Getting the news that chemo was necessary was the worst part of it all. Still not sure why, but I guess it was a combination of the additional time involved, the potential side-effects and the whole idea of poisoning myself (hence feeling ill) in order to get better. I have got through this on my own with the help of a few friends locally and with the amazing support of other women here.

You also have a young child to consider and will both need some additional support over the coming months. But it can be done. You sound very well-organised and capable and I am sure other single mums who have gone through chemo will be able to give you lots more hints and tips than I can.

Wishing you all the very best,

Dear Susanlovelace
As Gill has said, whatever the doctors say now, could possibly change in the future. As far as having chemotherapy is concerned, some of us who have had it, find it to be not as bad as we expected. But as you have the added worry of a young child, and a demanding job, you will need a network of good friends/relatives to help you in a practical way. chemo courses generally last for 18 weeks, one treatment every three weeks.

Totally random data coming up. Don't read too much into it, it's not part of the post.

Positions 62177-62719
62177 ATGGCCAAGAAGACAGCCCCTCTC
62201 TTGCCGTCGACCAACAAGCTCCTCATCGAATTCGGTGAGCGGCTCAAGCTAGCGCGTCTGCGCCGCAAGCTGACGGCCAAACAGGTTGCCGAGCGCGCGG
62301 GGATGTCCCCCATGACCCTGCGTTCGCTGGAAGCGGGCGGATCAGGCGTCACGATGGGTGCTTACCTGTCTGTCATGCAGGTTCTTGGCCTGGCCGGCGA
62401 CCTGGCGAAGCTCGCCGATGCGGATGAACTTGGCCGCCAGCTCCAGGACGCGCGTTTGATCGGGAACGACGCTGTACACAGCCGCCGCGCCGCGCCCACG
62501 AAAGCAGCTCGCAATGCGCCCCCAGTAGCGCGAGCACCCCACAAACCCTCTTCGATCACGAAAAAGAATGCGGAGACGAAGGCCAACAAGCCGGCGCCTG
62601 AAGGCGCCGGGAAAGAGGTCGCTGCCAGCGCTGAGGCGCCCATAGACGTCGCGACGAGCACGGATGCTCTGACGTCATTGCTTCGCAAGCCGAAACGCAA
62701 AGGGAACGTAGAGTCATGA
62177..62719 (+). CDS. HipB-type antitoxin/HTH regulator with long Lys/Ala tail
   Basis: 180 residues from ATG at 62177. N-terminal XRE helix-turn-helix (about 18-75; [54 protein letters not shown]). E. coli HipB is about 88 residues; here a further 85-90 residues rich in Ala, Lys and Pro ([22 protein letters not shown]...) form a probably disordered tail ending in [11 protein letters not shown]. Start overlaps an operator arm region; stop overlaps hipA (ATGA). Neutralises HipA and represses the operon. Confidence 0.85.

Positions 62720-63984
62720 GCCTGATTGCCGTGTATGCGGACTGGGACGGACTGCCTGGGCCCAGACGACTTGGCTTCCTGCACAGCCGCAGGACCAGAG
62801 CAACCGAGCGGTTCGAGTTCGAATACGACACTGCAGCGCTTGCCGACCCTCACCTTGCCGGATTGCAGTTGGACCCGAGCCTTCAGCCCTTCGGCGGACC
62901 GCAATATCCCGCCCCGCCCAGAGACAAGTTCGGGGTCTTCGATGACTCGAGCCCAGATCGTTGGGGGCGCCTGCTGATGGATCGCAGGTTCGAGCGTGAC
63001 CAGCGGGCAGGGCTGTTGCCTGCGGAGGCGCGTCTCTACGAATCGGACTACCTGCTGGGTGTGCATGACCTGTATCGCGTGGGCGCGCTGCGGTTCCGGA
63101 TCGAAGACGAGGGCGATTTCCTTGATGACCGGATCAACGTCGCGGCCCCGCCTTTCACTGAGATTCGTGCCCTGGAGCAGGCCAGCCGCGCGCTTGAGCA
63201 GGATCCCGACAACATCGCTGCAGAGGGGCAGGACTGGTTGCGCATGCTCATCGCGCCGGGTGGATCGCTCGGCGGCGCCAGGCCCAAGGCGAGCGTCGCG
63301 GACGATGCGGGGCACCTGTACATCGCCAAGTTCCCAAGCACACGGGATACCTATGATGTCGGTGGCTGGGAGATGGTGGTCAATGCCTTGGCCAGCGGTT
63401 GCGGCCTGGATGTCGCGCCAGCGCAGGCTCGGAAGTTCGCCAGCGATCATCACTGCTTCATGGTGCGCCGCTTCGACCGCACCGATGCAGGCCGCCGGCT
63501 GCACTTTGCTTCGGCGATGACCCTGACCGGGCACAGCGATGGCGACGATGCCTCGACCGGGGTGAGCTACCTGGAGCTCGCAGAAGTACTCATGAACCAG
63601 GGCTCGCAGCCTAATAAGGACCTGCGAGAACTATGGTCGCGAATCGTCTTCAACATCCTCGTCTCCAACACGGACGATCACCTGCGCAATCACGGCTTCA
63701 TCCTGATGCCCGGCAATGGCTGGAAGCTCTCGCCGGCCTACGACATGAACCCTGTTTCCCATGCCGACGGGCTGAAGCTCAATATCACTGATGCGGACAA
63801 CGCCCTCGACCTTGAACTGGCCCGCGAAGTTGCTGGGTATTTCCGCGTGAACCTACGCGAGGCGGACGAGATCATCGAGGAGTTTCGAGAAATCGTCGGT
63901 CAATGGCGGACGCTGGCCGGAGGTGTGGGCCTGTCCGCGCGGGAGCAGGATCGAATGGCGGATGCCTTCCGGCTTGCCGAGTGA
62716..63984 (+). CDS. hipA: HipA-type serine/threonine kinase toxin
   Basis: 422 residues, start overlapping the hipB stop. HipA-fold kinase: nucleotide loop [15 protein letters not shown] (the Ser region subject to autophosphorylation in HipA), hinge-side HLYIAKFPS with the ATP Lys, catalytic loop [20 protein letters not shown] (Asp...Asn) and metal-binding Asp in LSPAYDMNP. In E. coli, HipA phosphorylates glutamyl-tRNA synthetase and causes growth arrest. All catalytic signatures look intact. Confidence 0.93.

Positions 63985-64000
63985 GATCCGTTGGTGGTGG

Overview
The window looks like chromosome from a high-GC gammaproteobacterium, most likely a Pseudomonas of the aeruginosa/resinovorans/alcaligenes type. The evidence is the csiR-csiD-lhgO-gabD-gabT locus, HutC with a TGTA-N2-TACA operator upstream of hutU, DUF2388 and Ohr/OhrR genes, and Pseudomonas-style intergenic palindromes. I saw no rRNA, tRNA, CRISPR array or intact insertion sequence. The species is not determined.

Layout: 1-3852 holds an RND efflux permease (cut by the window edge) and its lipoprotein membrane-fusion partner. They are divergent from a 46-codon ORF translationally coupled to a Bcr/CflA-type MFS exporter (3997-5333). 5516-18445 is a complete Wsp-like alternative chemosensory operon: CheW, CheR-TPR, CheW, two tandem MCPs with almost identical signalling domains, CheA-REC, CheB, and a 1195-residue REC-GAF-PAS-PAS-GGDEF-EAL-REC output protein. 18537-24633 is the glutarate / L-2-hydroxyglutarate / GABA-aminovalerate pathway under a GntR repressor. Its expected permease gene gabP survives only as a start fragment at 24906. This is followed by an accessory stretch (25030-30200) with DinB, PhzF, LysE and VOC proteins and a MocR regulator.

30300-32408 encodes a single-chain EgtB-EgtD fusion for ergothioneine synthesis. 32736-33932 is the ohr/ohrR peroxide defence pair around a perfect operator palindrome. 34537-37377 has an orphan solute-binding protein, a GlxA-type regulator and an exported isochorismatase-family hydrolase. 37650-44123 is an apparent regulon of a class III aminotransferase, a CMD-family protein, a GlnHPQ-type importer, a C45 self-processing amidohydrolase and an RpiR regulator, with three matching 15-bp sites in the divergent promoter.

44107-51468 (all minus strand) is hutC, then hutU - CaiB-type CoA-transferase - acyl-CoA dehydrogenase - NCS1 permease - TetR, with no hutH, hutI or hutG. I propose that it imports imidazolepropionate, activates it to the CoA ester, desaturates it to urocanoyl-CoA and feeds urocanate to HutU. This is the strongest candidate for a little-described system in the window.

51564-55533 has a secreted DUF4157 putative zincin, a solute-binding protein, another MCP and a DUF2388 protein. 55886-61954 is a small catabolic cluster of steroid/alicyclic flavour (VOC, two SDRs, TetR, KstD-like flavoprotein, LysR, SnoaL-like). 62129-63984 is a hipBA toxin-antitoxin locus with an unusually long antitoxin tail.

If it does turn out that they are right by saying that it is grade 3 then you probably will need chemo. May I suggest that if this is the case, join one of the chemo groups threads on here (Undergoing treatment: chemotherapy). There are currently several groups, for February starters, March, April, May and June. No doubt there will shortly be a new thread for those starting chemo in July. As one of February Valentines, I’ve found being a member of that thread has been invaluable for my peace of mind, friendship with others going through the same thing, advice and frankly a good laugh.
However, if they find after surgery that your grade is lower than 3, especially if no nodes are affected, there might be no need for the chemo at all.

Wishing you good luck for 18th, and sending big hugs.
Poemsgalore xxx